I was at the PIPA (Parents in Performing Arts) campaign launch at The Young Vic on Thursday. I was one of the ‘Spotlights’ because of Mothers who Make, an organisation I founded to support mother-artists, across all art forms. It was a fantastic launch with many wonderful speakers on the panel and in the audience but I came away dissatisfied with my own speaking, humming with the things that I did not manage to say or at least not with the degree of clarity that I would have liked – hence this blog.
When I became a mother I was shocked by the disparity between the significance, the subtlety and intensity of the work of caring for my child and the status this work is given in the world. I started Mothers who Make because I wanted a space in which my work of mothering and my work of making could both be held with respect. I hold both equally dear and I do not want to compromise on either. I continue to be fascinated by the points of connection between the roles of mother and artist. Mothers who Make is an on-going research project into the relationship between these roles. We hold peer support groups, workshops and platforms via which mother-creatives can share their work. We are committed to the radical proposition that becoming a parent can enrich an artist’s practice rather than undermining it or stopping her output altogether.
Mothers who Make is not a campaign group so I am very glad that PIPA has come into being. Its work, as was clear on Thursday, is much-needed. Of the many issues discussed at the launch, childcare was one of the most prominent. Flexible, affordable childcare. I agree wholeheartedly that this is vital. However in the midst of clamouring for this I am concerned that a quieter but perhaps even more profound change may get overlooked. This change is the value we give to the art of parenting. Mothering and fathering are not currently valued, not economically, not socially. This underlies the reason why there has to be a PIPA campaign at all. Yet parenting is important work: it is political, personal, philosophical, emotional, physical. It is about the next generation, their views, their values. My concern is that in the midst of demanding better childcare options – which is essential – we do not notice the ways in which this corroborates the strong cultural trend that places professional work over and above the work of parenting, that holds that any intelligent, creative, capable woman or man should be back at work ASAP because being at home with a baby is going to drive them to despair and could not possibly be demanding enough, fulfilling enough, important enough – just, in other words, being a mum or a dad is not enough.
What does this mean in relation to PIPA and its many brilliant ambitions? It means that alongside campaigning for better childcare I believe we need to be campaigning for a deeper cultural shift as well, for an industry in which a woman could put this down on her CV:
2015-2020, role of mother to my children…
….and this would be seen as an asset. This would make her more employable because any casting director reading it would know that she must have huge stamina, patience, resourcefulness, creativity, compassion and the other qualities that are essential to parenting and that I know, from experience, can make people better artists, better at their work.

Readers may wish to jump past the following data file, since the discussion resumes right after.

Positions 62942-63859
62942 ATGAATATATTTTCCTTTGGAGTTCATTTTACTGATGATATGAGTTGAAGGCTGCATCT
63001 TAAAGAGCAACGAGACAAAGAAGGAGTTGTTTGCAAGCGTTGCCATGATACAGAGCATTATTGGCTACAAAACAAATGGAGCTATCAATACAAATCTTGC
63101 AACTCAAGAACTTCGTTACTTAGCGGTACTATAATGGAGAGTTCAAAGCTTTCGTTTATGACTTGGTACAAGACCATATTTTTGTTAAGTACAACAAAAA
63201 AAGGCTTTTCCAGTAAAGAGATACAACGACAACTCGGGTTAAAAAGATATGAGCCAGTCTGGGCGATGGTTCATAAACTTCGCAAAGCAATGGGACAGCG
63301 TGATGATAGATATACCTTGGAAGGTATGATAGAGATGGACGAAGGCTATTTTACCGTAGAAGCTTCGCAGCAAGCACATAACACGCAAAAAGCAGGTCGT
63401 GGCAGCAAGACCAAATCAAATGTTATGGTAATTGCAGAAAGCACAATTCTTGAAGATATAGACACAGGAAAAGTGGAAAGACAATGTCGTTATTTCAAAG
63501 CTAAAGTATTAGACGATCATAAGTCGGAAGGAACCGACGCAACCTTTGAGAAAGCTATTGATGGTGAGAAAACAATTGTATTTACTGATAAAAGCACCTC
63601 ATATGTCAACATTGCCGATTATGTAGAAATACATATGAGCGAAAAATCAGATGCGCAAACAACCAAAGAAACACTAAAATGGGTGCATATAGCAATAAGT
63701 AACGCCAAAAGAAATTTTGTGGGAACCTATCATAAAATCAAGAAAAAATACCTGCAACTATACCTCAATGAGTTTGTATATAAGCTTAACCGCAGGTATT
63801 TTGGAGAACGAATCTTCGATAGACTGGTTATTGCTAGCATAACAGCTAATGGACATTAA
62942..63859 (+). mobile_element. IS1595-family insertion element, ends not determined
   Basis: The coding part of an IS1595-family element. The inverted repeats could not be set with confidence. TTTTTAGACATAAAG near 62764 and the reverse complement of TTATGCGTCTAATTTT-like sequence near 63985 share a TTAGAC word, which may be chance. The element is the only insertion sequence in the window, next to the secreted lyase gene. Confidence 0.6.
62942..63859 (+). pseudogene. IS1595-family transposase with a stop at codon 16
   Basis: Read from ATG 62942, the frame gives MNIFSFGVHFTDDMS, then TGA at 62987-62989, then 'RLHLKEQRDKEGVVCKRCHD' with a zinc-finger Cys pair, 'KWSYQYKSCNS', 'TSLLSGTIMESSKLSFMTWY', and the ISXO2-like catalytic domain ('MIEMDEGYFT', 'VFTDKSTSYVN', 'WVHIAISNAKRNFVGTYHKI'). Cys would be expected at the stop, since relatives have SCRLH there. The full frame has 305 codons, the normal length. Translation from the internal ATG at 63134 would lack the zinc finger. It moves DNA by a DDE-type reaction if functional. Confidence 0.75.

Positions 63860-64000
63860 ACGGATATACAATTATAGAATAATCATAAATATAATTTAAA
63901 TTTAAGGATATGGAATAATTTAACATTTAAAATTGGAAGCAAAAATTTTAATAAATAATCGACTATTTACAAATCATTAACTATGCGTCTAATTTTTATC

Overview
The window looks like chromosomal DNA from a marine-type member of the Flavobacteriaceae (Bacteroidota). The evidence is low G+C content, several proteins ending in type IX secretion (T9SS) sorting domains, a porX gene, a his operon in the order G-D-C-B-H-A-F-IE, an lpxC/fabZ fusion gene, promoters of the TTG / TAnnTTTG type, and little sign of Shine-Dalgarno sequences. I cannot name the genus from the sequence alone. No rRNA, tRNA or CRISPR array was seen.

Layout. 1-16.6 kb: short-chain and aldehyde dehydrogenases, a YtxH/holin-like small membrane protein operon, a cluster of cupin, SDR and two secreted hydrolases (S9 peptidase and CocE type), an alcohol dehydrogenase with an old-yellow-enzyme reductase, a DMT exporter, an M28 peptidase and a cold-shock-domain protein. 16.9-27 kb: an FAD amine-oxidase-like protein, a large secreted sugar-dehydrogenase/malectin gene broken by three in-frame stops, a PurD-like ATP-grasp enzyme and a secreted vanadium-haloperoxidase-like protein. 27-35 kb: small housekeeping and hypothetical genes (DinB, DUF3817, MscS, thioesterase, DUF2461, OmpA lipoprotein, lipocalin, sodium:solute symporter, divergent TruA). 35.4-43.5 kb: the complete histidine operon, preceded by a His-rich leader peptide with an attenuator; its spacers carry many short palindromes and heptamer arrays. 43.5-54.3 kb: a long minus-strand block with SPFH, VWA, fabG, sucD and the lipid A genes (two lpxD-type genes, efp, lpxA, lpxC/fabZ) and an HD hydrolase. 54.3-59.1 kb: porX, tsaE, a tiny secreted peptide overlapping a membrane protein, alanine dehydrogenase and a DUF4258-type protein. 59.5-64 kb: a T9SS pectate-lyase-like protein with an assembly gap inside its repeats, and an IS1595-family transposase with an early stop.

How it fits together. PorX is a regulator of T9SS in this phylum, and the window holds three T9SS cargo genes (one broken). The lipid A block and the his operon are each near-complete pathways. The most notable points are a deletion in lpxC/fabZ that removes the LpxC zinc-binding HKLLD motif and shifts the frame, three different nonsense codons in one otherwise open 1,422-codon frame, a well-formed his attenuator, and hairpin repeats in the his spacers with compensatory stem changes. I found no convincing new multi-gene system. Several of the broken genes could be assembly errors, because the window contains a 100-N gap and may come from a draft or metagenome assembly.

There is another survey I would like to carry out, following on from Laura Wells’ fantastic work: I am curious to know how many women would choose to look after their own children for longer if they could afford to do so (3 years paid maternity leave, such as in Germany) and if they knew that this choice would not harm their careers, but rather that their work of parenting would be valued. I have no idea what the answers to such a survey would be. It may be that I am in the minority - I found that I wanted to be the primary carer for my child and I have been lucky enough to be able to make this choice as my husband has supported us financially since our son was born three and a half years ago. This does not mean that I have stopped creating. I cannot. I completely understand how fundamental the need to make is, to be engaged in a creative process. I have had to find ways of doing both my mothering and my making alongside each other. Since my son was born I have written a novel and done at least a dozen (improvised) shows.
None of this would have been possible without my own mother’s help (hooray for grannies!) and my husband’s. Networks of support are essential – back to the need for flexible childcare. Childcare is vital but let us not allow our longing for this to undermine the work we do when we choose to care for our children ourselves. Let us give this the same value that we give our professional work. I want PIPA to stand not only for ‘Parents in the Performing Arts’ but also for this: ‘Performers in the Parenting Arts,’ because it is also who we are and what we do.
If you are interested in joining Mothers who Make please email me at email@example.com
Our next meeting will be on October 29th at Camden People’s Theatre from 11am to 12.30pm. All mothers, of any profession, welcome and bring your children too.